There are now 85 laboratory-confirmed cases of H1N1 in the South Zone. Less than two weeks ago, this zone had 10 people hospitalized for H1N1 and there were only 36 confirmed cases.
“This is quite unique this year, and similar to the pandemic year 2009/2010, where we saw primarily the influenza A H1N1 virus circulating,” said Dr. Vivien Suttorp, Medical Officer of Health for AHS South Zone, adding the demand for vaccine has risen drastically since Christmas. “At this point in time, because there’s been a large increase in demand over the last two or three weeks as people are recognizing that there’s this influenza A H1N1 strain, there’s been more demand for vaccine. We’ve been able to manage the demand over the last number of weeks even with the increased requests. We do need to very carefully manage the vaccine supply.”
The AHS South Zone includes Oyen, Bassano, Brooks, Taber, Vauxhall, Picture Butte, Granum, Blairmore, and areas south and east including Medicine Hat and Lethbridge.
Officials from AHS refused to confirm a report an individual infected with the influenza A H1N1 strain had been positively identified in Taber. Across the province there are now 1,430 influenza laboratory-confirmed cases. Of that number 1,287 are H1N1, 14 are H3N2 and 129 have not been typed.
The death toll across the province for H1N1 cases stands at nine and one from Avian flu. A total of 955,000 people have been immunized across the province, including 150,000 in the last week alone.
“I thank Albertans for responding to the call to get the flu shot. Thanks to the efforts of our immunization teams we have been able to vaccinate more people to date this year than during all of last year,” said Health Minister Fred Horne.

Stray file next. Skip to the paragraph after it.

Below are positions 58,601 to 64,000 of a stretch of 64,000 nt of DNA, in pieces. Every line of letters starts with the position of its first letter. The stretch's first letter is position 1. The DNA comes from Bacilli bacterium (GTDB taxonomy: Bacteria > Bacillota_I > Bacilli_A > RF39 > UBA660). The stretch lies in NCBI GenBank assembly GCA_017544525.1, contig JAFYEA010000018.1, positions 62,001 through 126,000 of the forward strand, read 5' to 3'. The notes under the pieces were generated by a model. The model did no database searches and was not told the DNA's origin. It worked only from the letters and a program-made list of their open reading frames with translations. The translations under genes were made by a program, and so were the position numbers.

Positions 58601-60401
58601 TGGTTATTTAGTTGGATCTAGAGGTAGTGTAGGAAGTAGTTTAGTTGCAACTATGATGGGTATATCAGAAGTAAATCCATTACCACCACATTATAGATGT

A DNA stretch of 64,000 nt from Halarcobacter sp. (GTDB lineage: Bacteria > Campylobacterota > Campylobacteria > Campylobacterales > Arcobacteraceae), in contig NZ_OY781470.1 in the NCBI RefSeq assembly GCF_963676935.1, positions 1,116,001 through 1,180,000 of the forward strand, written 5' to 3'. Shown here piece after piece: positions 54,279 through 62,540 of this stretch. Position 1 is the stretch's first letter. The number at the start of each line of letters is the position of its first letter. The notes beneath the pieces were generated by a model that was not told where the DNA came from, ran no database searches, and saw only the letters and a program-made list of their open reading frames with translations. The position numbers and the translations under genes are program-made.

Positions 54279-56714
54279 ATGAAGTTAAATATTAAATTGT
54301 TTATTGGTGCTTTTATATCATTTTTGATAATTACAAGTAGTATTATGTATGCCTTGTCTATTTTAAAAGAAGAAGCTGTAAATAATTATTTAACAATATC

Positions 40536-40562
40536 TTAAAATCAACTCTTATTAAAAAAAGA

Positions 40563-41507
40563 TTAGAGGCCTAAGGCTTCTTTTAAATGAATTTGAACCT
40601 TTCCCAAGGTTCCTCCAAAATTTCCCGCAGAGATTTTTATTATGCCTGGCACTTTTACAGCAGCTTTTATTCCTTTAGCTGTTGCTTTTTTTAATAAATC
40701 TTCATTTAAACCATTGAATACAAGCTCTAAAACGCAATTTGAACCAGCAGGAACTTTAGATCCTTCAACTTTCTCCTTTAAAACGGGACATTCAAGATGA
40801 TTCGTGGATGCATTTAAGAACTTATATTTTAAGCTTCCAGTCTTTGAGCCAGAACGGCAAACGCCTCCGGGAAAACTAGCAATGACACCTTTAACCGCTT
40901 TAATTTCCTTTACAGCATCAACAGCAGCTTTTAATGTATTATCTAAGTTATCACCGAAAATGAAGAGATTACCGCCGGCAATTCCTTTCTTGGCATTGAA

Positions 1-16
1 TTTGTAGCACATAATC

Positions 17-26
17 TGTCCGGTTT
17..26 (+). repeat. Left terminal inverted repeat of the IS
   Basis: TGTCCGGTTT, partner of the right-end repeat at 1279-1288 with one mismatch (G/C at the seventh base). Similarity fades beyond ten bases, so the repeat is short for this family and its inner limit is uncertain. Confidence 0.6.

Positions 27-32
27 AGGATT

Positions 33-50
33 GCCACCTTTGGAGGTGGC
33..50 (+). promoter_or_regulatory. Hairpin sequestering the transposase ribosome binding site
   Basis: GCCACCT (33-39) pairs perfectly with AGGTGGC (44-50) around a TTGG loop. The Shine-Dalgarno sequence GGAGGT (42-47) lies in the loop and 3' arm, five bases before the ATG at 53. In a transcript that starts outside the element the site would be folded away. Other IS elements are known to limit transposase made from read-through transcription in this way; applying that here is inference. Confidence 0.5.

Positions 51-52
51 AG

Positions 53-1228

An additional 65,000 doses of vaccine were received in the province last week. Horne said this was the last available “on the planet” for this flu season.
Vaccines currently in pharmacies and doctors’ offices will remain there but when that supply is depleted it will not be replaced.
The 65,000 doses will be distributed to AHS public health clinics. This decision was made by an expert working group, made up of senior medical directors, medical officer of health and an ethicist, said Dr. James Talbot, chief medical officer of health.
At least one pharmacy in the province had an independent supply of flu vaccine and was charging customers $20 for this. Talbot noted there are people who would not qualify for flu vaccine under Alberta Health and that is the reason pharmacies are allowed to have a small independent supply.
“Some pharmacies can purchase small quantities directly from the manufacturer,” said Horne. “I am looking into whether this is acceptable in terms of our agreement with pharmacies. We will look to see if there is a loophole there that needs to be closed.”
Talbot also urged Albertans to practise good hygiene, including frequent washing of hands, to protect themselves from becoming ill.
Alberta has spent nearly $8 million on flu vaccines and the average cost of treating a hospitalized person with influenza is about $17,000.
In spite of the numbers of H1N1 cases and the death toll, Talbot says, Alberta is still within the boundaries of a “normal” flu season.